The phrase "pure as the driven snow" doesn't account for the fact that each snowflake forms around a particle of detritus. The motto "don't be evil" was once boasted by Google, but, oh, how we wish it had been claimed by snow.

Google now faces an antitrust suit, and gloppy frozen precipitation — many inches of it in some places — spread across Minnesota on Tuesday.

Regarding the snow: It's beautiful. But it's mid-October. Some people like winter. But it's mid-October. Who really wants a party guest to arrive early?

As for Google, the germ of the idea behind the company was to create a search engine that simply produced, without fuss or exploitation, the most applicable result. And Google's algorithms did. On Jan. 17, 2000, this very Editorial Board marveled at how swiftly the service had supplanted the old ways of gathering information "in a world that was no longer small."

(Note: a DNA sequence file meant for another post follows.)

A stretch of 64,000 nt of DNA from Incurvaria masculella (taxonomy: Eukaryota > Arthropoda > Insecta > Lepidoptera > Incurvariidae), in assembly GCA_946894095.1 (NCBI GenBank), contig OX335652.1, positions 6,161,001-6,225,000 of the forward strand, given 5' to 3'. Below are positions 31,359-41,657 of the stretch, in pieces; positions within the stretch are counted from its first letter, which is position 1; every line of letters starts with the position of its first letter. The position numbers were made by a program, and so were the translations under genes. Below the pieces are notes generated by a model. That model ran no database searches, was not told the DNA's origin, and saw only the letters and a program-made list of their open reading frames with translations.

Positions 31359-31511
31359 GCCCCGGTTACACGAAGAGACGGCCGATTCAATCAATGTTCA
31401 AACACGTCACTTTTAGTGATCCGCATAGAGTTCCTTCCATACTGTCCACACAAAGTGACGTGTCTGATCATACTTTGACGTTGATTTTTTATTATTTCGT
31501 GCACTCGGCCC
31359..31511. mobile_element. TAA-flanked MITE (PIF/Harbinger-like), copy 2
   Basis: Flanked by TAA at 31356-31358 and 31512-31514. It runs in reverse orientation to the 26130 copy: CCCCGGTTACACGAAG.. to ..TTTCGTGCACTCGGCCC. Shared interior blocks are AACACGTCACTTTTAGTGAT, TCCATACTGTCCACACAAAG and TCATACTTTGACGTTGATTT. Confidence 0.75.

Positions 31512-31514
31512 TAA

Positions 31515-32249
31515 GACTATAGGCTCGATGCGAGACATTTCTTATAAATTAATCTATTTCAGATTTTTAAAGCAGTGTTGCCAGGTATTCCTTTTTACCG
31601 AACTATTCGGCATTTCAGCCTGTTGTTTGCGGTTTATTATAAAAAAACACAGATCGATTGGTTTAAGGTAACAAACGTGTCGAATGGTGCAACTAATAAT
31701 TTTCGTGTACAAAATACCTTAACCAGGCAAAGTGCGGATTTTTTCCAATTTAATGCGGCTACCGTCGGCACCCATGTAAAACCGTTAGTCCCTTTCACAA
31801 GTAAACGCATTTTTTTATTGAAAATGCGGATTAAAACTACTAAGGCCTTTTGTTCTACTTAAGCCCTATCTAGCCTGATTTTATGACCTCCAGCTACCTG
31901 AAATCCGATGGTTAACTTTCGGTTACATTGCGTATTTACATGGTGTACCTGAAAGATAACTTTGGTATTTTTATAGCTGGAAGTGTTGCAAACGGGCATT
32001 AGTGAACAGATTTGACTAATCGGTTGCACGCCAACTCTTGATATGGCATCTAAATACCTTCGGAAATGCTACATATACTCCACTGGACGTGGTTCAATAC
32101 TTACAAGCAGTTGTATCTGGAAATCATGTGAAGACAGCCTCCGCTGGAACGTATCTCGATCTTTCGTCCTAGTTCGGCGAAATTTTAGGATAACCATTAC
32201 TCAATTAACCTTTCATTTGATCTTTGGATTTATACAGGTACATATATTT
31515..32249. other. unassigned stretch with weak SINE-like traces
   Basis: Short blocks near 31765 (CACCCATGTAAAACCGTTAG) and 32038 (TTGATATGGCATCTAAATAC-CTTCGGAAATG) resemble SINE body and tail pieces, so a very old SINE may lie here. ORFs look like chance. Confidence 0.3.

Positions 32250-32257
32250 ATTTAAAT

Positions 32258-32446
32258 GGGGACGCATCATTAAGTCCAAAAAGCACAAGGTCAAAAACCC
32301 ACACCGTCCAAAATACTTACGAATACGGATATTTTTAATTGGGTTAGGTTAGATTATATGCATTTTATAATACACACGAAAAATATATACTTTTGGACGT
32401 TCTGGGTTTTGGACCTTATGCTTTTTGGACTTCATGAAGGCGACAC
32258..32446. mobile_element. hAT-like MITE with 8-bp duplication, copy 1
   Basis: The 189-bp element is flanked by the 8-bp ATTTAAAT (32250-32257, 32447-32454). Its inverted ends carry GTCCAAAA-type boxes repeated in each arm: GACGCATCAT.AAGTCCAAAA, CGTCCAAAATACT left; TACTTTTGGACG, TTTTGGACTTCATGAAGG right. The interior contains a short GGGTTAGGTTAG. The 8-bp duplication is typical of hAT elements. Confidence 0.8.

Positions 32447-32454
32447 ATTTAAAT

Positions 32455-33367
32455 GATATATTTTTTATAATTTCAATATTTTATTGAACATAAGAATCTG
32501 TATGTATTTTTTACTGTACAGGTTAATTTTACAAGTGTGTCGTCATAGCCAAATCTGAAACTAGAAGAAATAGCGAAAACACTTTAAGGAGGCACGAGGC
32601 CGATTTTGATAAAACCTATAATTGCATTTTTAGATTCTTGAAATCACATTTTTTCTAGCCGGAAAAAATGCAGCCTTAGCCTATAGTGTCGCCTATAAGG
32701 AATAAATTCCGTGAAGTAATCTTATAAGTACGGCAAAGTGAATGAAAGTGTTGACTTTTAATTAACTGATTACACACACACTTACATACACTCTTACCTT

But that was then. Twenty years of e-commerce have ensued, and on Tuesday, the U.S. Justice Department formally accused Google of using exclusive business contracts and agreements to maintain an illegal monopoly over search and search advertising.

Wicked? Sure. But illegal? It'll take years of court battles before we know.

What's clear for now is that a Google search, powerful though it may be, is not as clean and precise as it once was. It may not entirely be Google's fault. On Tuesday, when an editorial writer sought to confirm that each snowflake really is dirty at the core, the search engine produced a flurry of results about the data platform company Snowflake (a recent IPO) and about the pejorative slang use of the word (a staple in the culture wars).

A link to an actual explanation of how snowflakes, the meteorological kind, form? Bottom of page three.